Our new (second-hand) car arrived last night. We bought it from a Peugeot dealer in Sheffield and had it delivered. Getting to Sheffield to collect it and drive it back would have been a hassle and also have involved at least one overnight stay, so the luxury of having the car brought to our door was not that great. It probably cost just £200 more than going to fetch it.
The delivery driver was a charmer. We had spoken together before he did the drive and he seemed so nice we decided to put him up in the Garden Flat rather than leave him the trouble of finding a bed and breakfast. And we invited him to supper.
He was very interesting. Retired in his early fifties (had enough of running his own 250-employee business) but then discovered he could not stand doing nothing. So now he drives all over the country delivering cars. After his delivery to us, he needed to make his way to Edinburgh, there to pick up a Bentley and drive it to Heathrow.
So he arrived in St Margaret's Hope on the evening ferry (7:45pm), and we sat down immediately to a cheerful supper with lots of wine and chat. Then bed, as we needed to have coffee for breakfast at 6:30am after which I drove him (first drive in the car) the 800 metres to the morning Pentalina, for which check-in is 7am). He did not get to see much of Orkney; it was dark when he arrived and dark when he left. We told him he was welcome to spend a second night here and we would take round the island to see the sights, but he had his next job to get to.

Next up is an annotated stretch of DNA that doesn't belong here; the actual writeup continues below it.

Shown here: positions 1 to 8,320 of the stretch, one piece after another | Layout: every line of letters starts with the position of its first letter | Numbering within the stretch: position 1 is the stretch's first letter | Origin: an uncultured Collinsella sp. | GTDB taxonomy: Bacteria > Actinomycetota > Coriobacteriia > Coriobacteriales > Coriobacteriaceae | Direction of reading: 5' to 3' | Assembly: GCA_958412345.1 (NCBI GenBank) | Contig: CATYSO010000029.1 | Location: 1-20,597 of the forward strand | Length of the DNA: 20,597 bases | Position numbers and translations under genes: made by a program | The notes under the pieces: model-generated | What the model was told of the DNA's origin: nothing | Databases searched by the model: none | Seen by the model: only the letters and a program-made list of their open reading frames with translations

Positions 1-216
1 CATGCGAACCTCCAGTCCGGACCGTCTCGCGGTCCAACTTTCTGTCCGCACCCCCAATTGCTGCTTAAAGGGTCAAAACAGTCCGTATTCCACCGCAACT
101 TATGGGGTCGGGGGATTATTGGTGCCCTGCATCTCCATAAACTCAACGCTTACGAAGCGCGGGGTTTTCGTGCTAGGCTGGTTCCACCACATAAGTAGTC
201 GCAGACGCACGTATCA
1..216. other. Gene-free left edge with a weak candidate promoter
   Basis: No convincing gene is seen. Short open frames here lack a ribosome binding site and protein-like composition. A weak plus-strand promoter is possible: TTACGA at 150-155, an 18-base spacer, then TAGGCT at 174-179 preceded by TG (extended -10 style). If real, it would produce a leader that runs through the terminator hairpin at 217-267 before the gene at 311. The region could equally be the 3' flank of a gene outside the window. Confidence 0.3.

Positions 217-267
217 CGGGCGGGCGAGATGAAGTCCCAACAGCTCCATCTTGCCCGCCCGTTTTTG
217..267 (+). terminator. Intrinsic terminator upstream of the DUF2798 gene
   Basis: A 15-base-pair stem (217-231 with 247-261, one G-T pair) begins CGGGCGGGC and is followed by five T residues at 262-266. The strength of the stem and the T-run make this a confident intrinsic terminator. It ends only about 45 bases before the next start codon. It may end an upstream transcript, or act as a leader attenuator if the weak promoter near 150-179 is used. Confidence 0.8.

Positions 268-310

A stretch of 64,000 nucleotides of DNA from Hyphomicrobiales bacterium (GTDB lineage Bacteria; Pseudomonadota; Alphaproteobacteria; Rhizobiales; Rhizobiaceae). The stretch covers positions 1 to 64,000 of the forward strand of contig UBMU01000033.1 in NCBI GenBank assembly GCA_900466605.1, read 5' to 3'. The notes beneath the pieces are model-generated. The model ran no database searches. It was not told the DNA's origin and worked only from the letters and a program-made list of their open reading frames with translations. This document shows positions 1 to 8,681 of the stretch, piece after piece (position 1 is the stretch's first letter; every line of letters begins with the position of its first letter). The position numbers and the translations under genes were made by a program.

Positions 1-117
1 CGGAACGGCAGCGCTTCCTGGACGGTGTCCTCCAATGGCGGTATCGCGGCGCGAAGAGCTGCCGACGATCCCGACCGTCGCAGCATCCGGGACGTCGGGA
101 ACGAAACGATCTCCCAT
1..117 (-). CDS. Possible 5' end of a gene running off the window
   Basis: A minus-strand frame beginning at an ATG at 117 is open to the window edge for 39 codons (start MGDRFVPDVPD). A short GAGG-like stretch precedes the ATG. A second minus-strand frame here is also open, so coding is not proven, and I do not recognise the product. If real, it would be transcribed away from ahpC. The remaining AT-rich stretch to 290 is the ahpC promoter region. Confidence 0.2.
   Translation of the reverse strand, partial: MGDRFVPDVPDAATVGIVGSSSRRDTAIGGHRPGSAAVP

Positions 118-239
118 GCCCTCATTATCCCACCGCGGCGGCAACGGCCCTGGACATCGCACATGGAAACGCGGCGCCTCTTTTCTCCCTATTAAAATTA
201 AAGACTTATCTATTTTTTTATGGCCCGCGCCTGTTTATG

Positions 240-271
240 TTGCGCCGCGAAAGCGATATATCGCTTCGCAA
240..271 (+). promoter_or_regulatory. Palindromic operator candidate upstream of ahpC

So it was only after he had left that we got to drive the car. It was a very fine winter's day and we did a few things in Kirkwall and then decided to drive to one of our favourite viewpoints.
Here is the car, on its baptismal photo at the top of Wideford Hill (Kirkwall down below). It's a spot we often choose for a quick picnic lunch.
The day was incredibly bright, even with the winter sun low in the sky. This is a great time of year for photography – it's golden hour all day, with the sun is low in the sky and the light rich, making for intense colours.
As it happens, we were up on Wideford Hill (226m above sea level and highest point on Mainaland) around solar noon, but even then, as the chart above shows, the sun was at the low angle of 10º above the horizon. That's 59ºN for you!
So I took some more photos of some of my favourite views. As so often in Orkney, all the shots look like bloody postcards! Looking a little North of West, there was this:
I love those two little islands in the bay (Bay of Firth) where Finstown lies. The islet closest to shore is called Holm of Grimbister has a single farmstead on it. I think the owners can drive across at low tide and have to use a boat at other times if they need to nip into town for some milk. The larger island is called Damsay and is uninhabited, though I seem to remember seing sheep/cattle on it.
I took another shot of the this view because it was so nice
Looking North, there was this:
That's the island of Shapinsay, which we have not yet visited. It's a sort of outskirts of Kirkwall. For example, our account manager at the bank in Kirkwall lives there and come to work on the little ferry every day. Imagine commuting by ferry! On the right, of course is the thing that gives is our mobile telephony.
And this is the view to the Southwest
The hills in the far distance are Knap of Trowieglen (399m) and Ward Hill (481m) on Hoy. The island is often capped by white clouds.
In order to take the photos, I did not have to walk more than 25 metres. Gosh, how lazy I am!